What’s in an Ego?

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To let go or not to let go?

You hear a lot from certain spiritual teachers about letting go of or destroying the ego, but in psychological terms, the ego is the most precious part of the id, ego, superego trifecta. It mediates between the id and superego. It is the vanguard of reality and common sense.

The ego is what we need more of, not less. It doesn’t obscure. It clarifies.

I think there’s often (not always) a fundamental difference in the perception of the ego in spiritual terms and in psychological terms. People often define them differently.

The way I view the ego, it’s a combination of things:

A set of personality traits chosen and expressed by the soul, which is carried with that soul when it crosses over and then the beliefs which are created by and integrated with it as you grow and have experiences here on the earth plane. These aspects of belief are “left behind” when the soul leaves, although all experiences are recorded. The ego itself is our mechanism through which we are able to have an incarnate human experience.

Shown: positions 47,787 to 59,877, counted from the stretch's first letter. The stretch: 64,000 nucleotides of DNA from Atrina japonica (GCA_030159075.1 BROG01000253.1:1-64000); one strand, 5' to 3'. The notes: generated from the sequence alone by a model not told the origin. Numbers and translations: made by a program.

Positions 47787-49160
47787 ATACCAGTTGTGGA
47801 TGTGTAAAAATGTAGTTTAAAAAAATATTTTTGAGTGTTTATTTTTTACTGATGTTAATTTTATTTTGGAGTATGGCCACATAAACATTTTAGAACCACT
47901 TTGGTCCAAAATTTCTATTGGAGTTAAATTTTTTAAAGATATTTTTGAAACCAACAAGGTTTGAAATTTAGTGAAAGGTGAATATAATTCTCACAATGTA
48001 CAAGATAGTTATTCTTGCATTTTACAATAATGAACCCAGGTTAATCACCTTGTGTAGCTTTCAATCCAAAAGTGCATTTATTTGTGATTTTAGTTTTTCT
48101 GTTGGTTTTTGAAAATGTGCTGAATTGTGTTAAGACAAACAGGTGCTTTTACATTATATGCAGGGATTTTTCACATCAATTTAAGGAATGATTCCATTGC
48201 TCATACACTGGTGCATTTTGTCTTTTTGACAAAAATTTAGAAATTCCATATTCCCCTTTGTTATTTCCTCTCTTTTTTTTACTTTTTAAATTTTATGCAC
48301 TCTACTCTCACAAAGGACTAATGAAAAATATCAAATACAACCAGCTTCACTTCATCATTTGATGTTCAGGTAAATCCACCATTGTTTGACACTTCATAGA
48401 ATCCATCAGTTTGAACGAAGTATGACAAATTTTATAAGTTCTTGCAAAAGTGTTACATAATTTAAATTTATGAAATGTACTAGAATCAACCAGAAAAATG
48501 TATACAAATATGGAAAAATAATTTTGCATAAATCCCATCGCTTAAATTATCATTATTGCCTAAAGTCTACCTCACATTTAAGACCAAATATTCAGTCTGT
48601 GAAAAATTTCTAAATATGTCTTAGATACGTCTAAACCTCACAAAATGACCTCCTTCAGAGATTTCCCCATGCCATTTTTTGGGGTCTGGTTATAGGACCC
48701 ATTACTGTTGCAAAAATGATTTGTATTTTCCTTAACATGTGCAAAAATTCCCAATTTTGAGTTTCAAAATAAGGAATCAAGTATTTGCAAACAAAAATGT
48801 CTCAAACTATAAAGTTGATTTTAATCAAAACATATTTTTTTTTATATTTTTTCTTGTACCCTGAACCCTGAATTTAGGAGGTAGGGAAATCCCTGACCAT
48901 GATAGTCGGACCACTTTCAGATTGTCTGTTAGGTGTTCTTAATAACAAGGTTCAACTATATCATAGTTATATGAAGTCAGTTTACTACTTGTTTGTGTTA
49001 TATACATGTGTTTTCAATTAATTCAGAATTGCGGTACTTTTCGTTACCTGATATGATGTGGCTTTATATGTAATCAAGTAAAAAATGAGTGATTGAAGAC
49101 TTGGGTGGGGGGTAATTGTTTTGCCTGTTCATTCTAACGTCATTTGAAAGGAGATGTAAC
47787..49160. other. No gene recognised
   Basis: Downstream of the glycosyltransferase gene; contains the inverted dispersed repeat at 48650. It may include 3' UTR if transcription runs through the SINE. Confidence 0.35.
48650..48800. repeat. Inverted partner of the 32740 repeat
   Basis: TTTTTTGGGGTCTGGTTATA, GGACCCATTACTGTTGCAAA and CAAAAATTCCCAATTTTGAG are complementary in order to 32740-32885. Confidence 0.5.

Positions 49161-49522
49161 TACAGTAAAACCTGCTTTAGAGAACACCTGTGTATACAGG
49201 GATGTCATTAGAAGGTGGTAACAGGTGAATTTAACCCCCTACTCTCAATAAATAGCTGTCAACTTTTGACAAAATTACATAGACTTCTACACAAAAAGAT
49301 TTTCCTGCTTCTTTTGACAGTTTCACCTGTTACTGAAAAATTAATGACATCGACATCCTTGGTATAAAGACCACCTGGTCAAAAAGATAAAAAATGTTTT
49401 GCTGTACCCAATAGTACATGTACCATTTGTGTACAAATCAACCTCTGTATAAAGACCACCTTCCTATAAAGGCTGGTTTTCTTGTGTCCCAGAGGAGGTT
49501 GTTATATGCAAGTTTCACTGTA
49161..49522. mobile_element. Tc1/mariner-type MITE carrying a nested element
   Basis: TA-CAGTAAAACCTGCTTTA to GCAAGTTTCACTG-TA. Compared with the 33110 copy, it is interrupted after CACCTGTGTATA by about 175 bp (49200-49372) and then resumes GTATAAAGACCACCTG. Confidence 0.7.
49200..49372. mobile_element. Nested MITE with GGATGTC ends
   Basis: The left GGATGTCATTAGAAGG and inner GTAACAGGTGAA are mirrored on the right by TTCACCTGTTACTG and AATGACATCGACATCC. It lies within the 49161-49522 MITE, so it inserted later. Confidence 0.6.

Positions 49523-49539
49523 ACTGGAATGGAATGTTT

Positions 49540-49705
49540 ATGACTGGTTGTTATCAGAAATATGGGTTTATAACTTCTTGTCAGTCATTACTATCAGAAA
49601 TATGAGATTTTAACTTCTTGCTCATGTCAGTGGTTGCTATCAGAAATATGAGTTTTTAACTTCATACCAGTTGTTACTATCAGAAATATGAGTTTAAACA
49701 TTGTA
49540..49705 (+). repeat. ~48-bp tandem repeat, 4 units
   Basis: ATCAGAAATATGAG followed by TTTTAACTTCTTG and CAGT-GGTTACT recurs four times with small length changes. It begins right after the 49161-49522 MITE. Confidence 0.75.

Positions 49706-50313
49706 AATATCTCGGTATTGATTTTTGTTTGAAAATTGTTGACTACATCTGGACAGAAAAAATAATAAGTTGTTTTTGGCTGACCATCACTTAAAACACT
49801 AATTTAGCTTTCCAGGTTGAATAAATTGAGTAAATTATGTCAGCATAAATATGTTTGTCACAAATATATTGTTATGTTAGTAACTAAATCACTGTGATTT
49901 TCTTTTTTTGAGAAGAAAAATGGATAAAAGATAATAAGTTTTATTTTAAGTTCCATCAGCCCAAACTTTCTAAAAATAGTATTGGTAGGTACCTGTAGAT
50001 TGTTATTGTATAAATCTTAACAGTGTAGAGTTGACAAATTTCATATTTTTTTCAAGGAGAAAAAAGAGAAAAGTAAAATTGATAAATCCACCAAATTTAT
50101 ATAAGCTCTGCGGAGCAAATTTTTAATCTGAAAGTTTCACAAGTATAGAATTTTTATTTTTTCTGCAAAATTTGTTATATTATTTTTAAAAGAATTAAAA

When spiritual people talk about dissolution of the ego, what they mean is usually the illusion of separation (identity) and beliefs (particularly the negative ones about the self) that get integrated with the soul portion while physically incarnate. It’s this aspect of the ego which causes issues, particularly when it is unhealthy (full of unhealthy beliefs about the self and the remnants of various psychological traumas). When the ego is built with unhealthy beliefs, it perceives that it is not loved and that there is a lack of love, and it acts accordingly.

To truly destroy one’s ego would be to cease having a human experience. If we were to do that while still existing in a human body, it would look like being zenned out in a transcendental meditation all day every day. There’s not a lot of growing, learning, or experiencing involved in that.

To me, it’s not about letting go of the ego. It’s about letting go of the negative aspects of the ego, accepting, integrating and healing the shadow self. Deconstructing the ego down to its bare bones–the personality that the spirit came in with–and rebuilding it in the image of the higher self, bringing yourself into alignment with your higher consciousness, which is love-based, and sees itself as a reflection of all that is, thereby harnessing the ego and bringing it into alignment with higher consciousness, and becoming a living embodiment of love on earth.

How many of you have heard it both ways and were really confused about what it meant and why it was conflicting?

Xo,

Ash